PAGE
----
§ 26 — Ensuring Privacy
The act codifies a voter privacy regulation. To prevent anyone from seeing how an elector votes, the act requires registrars of voters to ensure that each ballot clerk (1) offers each elector a privacy sleeve into which he or she can insert his or her ballot or (2) places a privacy sleeve in each voting booth.
§ 37 — Compliance with the Help America Vote Act
The act eliminates an obsolete provision requiring lever voting machines to be delivered to polling places by 6 p. m. the evening before an election. Instead, it requires each voting system, which the secretary of the state must have approved for use in an election, to be (1) delivered to the polling place no later than one hour before the polls open, (2) ready for use when it arrives there, and (3) tested and operable. The voting systems covered include those equipped for individuals with disabilities to comply with the Help America Vote Act (P. L. 107-252). The change to the delivery deadline applies also to furniture and appliances necessary for conducting the election.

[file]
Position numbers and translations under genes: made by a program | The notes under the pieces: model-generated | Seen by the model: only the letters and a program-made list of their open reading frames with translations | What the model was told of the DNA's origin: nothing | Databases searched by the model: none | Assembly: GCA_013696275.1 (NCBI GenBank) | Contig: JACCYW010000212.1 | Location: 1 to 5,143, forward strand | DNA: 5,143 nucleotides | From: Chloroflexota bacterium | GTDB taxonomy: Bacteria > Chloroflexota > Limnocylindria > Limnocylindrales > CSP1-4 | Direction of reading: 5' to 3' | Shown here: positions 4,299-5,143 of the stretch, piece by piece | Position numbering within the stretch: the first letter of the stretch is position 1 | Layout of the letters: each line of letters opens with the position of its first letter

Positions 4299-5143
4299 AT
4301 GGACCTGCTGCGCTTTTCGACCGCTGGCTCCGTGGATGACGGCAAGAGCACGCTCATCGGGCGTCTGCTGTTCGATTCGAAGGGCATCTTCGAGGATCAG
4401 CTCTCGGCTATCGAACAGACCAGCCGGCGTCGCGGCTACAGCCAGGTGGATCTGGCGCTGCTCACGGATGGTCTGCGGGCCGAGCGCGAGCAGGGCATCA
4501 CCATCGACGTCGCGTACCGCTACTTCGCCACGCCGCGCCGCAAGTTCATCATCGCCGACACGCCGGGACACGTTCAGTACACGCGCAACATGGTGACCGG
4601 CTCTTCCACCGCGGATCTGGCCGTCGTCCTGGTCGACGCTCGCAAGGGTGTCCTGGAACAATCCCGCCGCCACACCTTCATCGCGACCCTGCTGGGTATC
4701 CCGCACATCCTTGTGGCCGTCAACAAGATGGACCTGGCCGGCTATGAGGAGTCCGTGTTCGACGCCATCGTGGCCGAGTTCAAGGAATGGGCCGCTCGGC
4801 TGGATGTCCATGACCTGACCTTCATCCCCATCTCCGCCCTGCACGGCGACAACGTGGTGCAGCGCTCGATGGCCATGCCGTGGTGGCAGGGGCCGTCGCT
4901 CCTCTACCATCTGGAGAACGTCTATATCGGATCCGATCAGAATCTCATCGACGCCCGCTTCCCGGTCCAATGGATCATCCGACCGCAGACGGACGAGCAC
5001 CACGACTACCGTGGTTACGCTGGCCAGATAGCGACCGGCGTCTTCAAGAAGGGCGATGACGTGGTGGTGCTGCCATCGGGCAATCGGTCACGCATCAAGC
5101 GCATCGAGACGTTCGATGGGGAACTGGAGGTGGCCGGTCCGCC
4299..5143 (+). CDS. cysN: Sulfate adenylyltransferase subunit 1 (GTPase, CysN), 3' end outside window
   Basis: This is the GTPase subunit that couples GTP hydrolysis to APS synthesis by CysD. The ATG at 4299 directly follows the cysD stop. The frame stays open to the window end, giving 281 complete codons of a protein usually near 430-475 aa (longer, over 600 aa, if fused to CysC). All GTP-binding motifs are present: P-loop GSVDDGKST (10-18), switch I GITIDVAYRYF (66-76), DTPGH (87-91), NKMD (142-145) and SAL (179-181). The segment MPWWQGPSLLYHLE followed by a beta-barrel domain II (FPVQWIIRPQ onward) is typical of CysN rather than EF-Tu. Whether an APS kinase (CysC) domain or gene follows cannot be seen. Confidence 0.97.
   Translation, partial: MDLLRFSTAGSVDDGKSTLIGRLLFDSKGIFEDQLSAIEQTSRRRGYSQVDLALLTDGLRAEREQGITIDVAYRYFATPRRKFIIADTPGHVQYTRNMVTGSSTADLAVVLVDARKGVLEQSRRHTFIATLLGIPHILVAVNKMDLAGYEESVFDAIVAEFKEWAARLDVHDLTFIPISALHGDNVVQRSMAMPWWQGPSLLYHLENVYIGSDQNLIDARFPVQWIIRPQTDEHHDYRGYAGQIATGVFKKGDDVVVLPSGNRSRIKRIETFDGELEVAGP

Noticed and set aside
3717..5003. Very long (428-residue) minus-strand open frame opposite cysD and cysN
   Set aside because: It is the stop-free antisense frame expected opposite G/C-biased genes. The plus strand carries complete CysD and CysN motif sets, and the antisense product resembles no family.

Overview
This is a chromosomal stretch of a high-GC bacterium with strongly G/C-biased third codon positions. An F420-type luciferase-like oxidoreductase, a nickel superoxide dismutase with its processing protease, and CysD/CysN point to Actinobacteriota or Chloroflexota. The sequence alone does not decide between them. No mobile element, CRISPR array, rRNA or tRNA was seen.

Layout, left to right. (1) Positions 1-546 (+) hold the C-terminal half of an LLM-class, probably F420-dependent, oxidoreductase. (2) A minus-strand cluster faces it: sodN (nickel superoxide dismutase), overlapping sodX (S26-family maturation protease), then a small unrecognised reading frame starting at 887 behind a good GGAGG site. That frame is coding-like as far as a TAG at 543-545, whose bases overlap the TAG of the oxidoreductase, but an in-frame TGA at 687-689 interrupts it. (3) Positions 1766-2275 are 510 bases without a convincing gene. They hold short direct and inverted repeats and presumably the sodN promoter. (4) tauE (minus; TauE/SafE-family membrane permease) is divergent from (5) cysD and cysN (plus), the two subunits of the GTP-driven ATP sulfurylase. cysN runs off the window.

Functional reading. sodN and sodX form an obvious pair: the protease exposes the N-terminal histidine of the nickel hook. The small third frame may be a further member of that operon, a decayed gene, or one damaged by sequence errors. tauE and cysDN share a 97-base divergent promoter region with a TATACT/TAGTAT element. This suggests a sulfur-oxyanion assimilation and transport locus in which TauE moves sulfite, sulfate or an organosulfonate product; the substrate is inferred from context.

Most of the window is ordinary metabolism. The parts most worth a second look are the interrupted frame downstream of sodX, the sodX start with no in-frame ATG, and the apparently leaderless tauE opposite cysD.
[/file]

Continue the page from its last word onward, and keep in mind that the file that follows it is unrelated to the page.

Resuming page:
§ 41 — Voting Assistance
By law, individuals may receive voting assistance from anyone other than their employer, employer's agent, or union representative. With one exception, the act adds candidates whose names appear on the ballot to those prohibited from providing such voting assistance. It allows a candidate to provide assistance if the elector making the request is an immediate family member. Under the act, “immediate family” means the candidate's spouse, child, parent, or dependent relative residing with the candidate.